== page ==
Solemn and Still
Examining Politics and Motherhood with Michael Cook
Where there are people, there is noise. Yet this photograph by Michael Cook (1968-), part of a thirteen image series, titled Mother (Bicycle), exudes only silence and stillness.
Born in 1968 and adopted by white parents who were staunch activists and allies of the Indigenous community, Michael Cook has explored a wide breadth of subjects since he took up art photography in 2009, from the political to the historical while exploring contemporary understandings of Indigenous culture.
Mother is arguably his most personal work to date. Evocative, emotional, and alluring, the homage to the Stolen Generation in this series is overt; and yet Cook has included a strong sense of the personal in these images. The toys, the only sign of the absent child, were chosen because they resonated with Cook’s own memories of childhood.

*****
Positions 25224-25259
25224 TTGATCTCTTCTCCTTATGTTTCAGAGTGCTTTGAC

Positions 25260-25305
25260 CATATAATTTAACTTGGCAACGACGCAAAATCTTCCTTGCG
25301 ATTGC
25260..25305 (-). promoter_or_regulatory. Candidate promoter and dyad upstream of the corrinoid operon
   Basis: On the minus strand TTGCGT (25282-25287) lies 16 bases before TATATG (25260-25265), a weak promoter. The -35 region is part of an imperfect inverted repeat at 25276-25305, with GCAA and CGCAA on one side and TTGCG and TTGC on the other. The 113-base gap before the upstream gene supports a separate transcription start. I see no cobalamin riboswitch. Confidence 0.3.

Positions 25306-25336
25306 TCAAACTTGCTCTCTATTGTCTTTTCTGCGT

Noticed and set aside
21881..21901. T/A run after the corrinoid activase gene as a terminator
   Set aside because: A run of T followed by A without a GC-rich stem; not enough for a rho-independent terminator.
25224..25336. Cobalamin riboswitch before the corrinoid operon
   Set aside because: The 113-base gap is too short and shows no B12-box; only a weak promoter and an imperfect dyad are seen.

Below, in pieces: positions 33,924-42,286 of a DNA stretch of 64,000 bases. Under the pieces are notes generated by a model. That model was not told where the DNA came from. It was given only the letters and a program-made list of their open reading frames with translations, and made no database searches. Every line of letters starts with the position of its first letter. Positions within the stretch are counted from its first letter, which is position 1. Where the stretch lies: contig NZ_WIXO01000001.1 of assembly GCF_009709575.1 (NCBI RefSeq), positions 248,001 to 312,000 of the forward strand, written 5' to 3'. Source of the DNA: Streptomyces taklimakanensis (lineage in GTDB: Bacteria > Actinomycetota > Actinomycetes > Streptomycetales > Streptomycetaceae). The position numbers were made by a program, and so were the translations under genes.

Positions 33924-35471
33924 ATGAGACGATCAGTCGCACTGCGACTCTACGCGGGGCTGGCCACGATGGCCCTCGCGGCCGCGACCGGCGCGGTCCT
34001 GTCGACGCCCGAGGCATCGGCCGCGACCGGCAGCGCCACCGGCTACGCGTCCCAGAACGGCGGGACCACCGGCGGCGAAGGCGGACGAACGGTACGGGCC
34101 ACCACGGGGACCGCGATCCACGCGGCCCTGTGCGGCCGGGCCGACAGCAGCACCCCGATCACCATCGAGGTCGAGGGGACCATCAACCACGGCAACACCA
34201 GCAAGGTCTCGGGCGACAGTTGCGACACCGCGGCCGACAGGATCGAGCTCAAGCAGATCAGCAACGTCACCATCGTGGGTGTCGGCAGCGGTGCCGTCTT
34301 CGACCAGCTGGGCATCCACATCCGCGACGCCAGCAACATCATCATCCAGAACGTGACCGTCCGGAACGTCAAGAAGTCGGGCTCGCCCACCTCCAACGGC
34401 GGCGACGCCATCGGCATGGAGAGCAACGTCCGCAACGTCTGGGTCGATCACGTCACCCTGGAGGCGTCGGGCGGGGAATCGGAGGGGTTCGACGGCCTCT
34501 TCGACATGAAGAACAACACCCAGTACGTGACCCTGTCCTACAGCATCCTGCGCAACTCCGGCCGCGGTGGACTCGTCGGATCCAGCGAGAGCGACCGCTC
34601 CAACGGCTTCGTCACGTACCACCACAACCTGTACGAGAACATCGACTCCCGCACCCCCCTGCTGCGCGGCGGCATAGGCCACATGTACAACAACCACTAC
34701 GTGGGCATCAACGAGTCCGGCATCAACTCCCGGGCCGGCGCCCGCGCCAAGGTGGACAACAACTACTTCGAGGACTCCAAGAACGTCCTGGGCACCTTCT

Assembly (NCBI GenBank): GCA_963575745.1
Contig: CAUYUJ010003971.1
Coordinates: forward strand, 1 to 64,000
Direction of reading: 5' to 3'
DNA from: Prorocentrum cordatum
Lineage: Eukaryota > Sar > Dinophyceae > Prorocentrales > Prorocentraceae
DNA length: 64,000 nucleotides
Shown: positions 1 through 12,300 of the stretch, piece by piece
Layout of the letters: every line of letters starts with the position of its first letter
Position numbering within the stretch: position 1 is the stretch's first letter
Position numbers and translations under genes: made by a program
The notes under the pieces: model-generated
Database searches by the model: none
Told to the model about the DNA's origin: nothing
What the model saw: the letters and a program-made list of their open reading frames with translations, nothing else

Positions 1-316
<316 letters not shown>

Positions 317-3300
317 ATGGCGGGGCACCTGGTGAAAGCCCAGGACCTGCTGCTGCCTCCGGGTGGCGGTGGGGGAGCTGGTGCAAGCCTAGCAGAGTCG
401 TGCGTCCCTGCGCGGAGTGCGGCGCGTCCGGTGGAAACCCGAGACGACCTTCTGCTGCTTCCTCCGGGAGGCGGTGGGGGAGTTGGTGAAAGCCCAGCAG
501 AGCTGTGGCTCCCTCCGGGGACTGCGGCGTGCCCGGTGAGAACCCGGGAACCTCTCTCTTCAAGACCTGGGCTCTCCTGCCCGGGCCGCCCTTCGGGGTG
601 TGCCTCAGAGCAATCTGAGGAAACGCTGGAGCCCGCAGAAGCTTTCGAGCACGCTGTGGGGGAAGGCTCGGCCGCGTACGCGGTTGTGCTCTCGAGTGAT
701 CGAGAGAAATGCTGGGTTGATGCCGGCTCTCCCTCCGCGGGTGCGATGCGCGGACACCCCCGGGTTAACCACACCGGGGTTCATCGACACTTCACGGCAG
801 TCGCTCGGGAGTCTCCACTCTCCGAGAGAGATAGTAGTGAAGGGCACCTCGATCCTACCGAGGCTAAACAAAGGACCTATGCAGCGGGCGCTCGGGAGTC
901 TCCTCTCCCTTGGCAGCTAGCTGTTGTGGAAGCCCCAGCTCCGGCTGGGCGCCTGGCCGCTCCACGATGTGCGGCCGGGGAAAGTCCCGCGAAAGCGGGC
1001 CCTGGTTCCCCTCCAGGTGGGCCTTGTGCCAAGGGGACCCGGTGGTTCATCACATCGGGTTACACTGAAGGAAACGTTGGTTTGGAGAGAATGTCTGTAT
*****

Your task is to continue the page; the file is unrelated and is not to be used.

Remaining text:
In Mother (Bicycle), harshly contrasted against a desolate Australian landscape, a young Aboriginal woman invites us in. Melancholic, she stands locked in to a moment, neither moving forward nor looking back. In this way, Bicycle speaks to the universality of the relationship between mother and child, and the impact of political power on those relationships.
Mother (Bicycle) was photographed in 2015, and launched at Art Basel Hong Kong in 2016.